Batinick believes pension reform is first step in turning state around
Rep. Mark Batinick (R-Plainfield) wants to see the state government get out of its own way.
“Until we add more efficiency to the way we do things, we’re going to continue on this same boat we’re now stuck on,” Batinick told the Will County Gazette.
Illinois is now lagging far behind the national average for jobs growth despite having access to the most state revenue in history after sharply raising personal and corporate income tax rates as part of the 2017 state budget.
Since then, state jobs growth has dipped from 1.11 since the end of the Great Recession to just 0.74, even as growth has remained relatively consistent across the vast majority of the country, according to the Illinois Policy Institute.
Batinick places most of the blame on the lack of reforms out of Springfield.
“My pension reform proposal is the only reform measure that became law as part of the budget just passed,” he said. “There’s nothing else, and we still desperately need things like workman’s compensation and tort reforms.”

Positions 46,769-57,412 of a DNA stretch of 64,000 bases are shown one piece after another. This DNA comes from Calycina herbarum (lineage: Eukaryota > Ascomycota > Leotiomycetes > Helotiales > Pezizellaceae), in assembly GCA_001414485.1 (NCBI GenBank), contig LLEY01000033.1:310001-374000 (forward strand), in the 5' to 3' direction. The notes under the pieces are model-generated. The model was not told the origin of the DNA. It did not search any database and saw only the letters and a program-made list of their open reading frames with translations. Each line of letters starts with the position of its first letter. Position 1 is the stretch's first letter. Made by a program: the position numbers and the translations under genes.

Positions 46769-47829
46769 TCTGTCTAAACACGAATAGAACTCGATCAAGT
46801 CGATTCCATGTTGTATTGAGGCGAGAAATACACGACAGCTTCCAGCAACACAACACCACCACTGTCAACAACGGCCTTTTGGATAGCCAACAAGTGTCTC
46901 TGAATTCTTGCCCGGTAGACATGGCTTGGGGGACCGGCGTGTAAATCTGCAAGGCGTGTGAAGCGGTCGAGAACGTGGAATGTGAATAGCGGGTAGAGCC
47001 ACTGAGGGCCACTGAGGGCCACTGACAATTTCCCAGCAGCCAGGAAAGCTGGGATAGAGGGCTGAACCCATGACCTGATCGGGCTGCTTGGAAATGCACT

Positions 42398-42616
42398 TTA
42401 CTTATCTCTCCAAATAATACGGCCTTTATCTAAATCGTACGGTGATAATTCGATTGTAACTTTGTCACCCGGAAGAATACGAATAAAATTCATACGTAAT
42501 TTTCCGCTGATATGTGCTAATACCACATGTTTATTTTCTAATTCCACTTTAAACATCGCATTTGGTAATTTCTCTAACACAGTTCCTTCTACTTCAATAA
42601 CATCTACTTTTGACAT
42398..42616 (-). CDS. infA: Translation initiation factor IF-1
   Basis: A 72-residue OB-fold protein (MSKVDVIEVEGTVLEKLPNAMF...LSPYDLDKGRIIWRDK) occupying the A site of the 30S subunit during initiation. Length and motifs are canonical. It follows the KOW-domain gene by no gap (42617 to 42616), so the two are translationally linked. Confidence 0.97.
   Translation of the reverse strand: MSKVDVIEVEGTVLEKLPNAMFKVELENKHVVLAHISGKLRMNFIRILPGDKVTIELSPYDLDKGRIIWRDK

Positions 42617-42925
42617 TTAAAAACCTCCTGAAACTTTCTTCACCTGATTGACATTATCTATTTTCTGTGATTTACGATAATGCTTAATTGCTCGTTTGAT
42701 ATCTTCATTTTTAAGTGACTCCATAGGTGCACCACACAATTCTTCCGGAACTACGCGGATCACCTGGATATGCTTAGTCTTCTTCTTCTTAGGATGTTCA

With Illinois ranked as low as 42nd in the nation in jobs growth as recently as 2017 and with Chief Executive magazine recently placing the state at 48th to do business in, Batinick nevertheless holds out hope that the so-called “Batinick Buyout” might be able to stem the tide.
The voluntary plan works by allowing workers vested in the state pension system to choose if they want to exchange any of their future pension benefits for a cash payout that could be reinvested however they see fit.
“Illinois has one of the lowest credit ratings among the 50 states due to years of fiscal mismanagement and our inability to pass a balanced budget or reform our pensions,” Batinick posted on his website. “Now we have finally taken a step toward turning things around.”
Batinick is running for re-election in the 97th House District in November’s general election.